Do you need an immersive experience to better evaluate your organization's data? It might be time to consider a Cave Automatic Virtual Environment system (CAVE).
Frequently used by design and engineering teams, CAVEs are multiple-sided, virtual reality environments where single or multiple users are immersed in a real-time, rendered 3D environment. CAVE Systems are popular with users who need to closely examine data because they provide a lifelike virtual reality experience and level of data analysis unmatched by any 2D screen.
The unique advantage of CAVE systems is a complete sense of immersion that makes the user feel like they are working with the actual model being evaluated. In automotive design and engineering, CAVEs can streamline go-to-market capabilities for companies looking to perfect their product when considering the tooling process and development of prototypes. But design and engineering aren’t the only uses for CAVEs. The consumer goods, education, arts, and medical sectors have also found value from these unique immersive systems.
If you’re considering a CAVE for your organization, here are a few things to consider:
Put simply, anyone who needs to “get into” or immerse themselves in their data set can benefit from a CAVE. The most common applications are in design and engineering departments. Ford Motor Company, for example, leverages virtual reality in its Ford Immersive Vehicle Environment (FIVE), where users can view its car models in full-size and collaborate with colleagues across design, engineering and manufacturing teams.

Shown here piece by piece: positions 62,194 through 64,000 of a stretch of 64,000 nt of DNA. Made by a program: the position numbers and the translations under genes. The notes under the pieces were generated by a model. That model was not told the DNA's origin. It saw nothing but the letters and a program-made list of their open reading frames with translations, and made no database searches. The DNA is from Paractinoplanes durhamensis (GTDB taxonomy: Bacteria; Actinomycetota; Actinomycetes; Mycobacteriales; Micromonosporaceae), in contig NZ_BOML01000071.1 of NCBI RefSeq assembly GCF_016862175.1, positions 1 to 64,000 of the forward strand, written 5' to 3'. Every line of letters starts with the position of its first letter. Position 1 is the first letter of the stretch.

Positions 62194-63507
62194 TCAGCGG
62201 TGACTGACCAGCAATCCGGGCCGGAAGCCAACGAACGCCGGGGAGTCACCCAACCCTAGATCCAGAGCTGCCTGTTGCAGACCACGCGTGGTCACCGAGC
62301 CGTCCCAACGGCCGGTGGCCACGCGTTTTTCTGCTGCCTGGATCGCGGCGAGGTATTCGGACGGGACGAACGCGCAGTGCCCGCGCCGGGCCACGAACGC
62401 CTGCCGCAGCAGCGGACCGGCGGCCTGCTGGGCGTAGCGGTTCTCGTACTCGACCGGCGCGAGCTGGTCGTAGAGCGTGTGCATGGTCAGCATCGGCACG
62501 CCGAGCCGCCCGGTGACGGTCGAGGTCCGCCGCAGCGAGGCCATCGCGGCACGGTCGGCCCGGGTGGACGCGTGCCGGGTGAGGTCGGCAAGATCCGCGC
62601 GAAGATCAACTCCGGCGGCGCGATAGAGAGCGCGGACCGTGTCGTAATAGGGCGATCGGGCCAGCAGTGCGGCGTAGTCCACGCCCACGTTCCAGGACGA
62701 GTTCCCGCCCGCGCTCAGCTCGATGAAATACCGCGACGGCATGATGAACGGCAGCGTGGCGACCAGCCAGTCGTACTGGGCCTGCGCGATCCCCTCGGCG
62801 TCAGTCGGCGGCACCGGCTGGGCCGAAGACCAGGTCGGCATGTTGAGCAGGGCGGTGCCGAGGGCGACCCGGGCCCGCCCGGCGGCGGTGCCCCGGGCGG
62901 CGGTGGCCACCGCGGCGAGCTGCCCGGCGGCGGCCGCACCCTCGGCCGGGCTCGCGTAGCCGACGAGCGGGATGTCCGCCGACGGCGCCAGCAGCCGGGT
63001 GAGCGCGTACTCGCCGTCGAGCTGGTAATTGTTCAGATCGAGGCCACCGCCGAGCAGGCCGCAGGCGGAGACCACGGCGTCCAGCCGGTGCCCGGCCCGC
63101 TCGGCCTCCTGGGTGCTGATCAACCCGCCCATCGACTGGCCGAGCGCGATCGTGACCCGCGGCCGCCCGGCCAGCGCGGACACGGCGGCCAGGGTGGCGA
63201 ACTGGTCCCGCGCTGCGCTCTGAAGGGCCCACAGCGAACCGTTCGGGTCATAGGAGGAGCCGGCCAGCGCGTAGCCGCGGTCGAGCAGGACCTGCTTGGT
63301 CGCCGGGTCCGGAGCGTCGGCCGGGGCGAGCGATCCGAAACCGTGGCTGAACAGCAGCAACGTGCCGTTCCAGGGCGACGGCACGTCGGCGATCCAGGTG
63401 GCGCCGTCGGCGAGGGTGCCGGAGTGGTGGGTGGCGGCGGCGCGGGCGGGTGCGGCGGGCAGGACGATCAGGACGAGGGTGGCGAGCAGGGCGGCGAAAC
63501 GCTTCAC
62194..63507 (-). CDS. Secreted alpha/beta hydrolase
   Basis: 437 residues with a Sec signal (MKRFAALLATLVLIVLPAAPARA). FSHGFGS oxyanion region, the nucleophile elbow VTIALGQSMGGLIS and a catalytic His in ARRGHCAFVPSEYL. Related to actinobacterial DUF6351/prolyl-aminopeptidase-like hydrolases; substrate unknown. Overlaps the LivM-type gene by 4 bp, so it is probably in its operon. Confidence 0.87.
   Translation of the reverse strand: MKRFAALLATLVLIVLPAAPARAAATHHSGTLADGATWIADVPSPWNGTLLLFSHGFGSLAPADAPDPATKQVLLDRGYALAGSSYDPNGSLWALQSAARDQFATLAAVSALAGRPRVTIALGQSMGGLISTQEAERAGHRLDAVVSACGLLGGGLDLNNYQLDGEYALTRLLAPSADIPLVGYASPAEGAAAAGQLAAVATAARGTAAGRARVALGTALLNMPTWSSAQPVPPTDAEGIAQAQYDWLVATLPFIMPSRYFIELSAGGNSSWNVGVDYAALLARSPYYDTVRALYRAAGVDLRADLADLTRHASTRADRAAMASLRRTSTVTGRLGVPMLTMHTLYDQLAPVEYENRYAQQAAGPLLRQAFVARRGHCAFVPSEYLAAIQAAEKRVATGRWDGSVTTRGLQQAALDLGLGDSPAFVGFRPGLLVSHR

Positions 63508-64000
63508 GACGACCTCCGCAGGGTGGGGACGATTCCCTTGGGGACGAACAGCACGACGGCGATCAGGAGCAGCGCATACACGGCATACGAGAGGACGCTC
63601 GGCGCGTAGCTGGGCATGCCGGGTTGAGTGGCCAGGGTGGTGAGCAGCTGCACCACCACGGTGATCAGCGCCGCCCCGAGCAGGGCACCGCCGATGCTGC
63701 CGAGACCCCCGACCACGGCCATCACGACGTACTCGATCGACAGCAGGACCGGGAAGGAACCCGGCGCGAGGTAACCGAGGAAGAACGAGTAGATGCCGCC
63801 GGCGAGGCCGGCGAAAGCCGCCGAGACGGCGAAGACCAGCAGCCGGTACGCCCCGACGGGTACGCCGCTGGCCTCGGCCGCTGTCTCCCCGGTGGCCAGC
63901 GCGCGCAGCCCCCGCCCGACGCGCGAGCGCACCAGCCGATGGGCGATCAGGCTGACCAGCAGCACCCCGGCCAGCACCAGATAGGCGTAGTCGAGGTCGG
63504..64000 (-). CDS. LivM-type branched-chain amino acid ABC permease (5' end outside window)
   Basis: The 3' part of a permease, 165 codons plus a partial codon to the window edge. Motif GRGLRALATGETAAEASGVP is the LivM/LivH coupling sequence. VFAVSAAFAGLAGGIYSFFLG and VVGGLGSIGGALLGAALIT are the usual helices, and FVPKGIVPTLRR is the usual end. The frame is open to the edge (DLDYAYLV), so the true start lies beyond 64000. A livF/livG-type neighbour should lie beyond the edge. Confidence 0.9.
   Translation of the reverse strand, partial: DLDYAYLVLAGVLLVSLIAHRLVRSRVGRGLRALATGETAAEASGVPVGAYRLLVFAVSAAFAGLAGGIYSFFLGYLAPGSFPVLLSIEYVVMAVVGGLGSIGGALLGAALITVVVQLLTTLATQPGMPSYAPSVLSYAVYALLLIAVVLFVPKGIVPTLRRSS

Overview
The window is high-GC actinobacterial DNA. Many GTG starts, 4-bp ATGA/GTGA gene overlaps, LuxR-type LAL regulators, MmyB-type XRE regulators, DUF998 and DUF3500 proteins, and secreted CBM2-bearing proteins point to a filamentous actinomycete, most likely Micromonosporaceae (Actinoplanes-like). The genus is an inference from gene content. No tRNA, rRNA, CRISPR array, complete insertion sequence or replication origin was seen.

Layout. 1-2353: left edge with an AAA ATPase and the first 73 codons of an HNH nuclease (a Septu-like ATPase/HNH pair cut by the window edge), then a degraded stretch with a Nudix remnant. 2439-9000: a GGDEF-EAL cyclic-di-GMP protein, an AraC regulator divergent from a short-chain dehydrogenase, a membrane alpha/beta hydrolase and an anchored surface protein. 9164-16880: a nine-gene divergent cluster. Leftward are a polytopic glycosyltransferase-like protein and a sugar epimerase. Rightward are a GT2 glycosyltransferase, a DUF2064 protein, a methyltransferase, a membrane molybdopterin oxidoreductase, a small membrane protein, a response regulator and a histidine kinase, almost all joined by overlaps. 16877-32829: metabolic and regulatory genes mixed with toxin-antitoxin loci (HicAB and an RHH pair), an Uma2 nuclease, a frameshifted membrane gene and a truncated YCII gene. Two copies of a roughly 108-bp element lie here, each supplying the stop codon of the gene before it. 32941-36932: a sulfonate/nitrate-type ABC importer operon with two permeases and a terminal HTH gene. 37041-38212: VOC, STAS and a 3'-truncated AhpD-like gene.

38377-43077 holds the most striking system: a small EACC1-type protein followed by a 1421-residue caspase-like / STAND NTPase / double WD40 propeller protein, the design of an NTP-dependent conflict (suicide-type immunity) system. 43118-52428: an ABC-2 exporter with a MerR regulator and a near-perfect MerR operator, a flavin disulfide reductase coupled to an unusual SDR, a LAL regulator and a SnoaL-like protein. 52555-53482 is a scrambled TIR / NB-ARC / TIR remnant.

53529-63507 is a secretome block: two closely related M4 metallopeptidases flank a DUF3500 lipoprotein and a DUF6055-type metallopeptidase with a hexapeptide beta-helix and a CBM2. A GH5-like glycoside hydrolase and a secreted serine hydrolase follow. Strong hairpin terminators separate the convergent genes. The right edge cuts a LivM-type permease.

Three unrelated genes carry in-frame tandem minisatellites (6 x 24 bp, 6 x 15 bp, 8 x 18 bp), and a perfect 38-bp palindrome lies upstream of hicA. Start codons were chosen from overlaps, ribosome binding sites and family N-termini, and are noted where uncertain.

The consumer goods industry has also leveraged value from CAVEs. Procter & Gamble uses CAVEs to design consumer products and simulate store shelves, even to the point of recreating a Virtual Store to test how a shopper reacts to store layouts, and packaging design.
The opportunities don’t end there. Many major universities use CAVEs in their engineering, nursing, and even arts departments. Purdue University's pharmacy school uses CAVEs to simulate clean rooms and Indiana University art students present their work in CAVEs.
Although CAVEs have many commercial applications, users do need to run software designed specifically for CAVEs in order to maximize the system’s value. For example, it wouldn’t make much practical or financial sense to run your Windows desktop or PowerPoint files within a CAVE.
Typically, CAVEs are rear-projected, which means the image is projected onto a translucent screen for viewing. This means you not only need space for the user but also space behind the walls of the CAVE for three to four projectors. In practice, a 10-by-10-foot CAVE might have a 30-by-20-foot footprint.
Unlike PowerWalls, which rely on high levels of brightness, too much brightness in CAVEs can wash out images, which means CAVEs may use less powerful projectors. However, since they require multiple walls to create an immersive experience, CAVEs use more projectors: four to a PowerWall's one. While costs vary, a CAVE can cost two to three times more than a PowerWall, depending on an organization's needs.
CAVEs don’t stand alone. You need additional technology to leverage the environment to its full capability. Primarily, this means a tracking system that uses sensors to adjust the data and image to maintain perspective. Increased bandwidth and power are also common requirements, especially because running a CAVE too slowly can cause motion sickness in users.
If you’re considering integrating a CAVE into your organization, IGI can help deliver an enhanced solution based on your exact applications, specifications and budget. IGI is an industry leader in the complete integration of ultra-high resolution advanced visualization systems, including PowerWalls, CAVEs and Virtual Reality. We boast 20 years’ experience in the advanced visualization industry managing all levels of AV integration projects.
Contact us for a consultation to learn more about how your company can realize the operational value of advanced visualization for your audio visual display needs.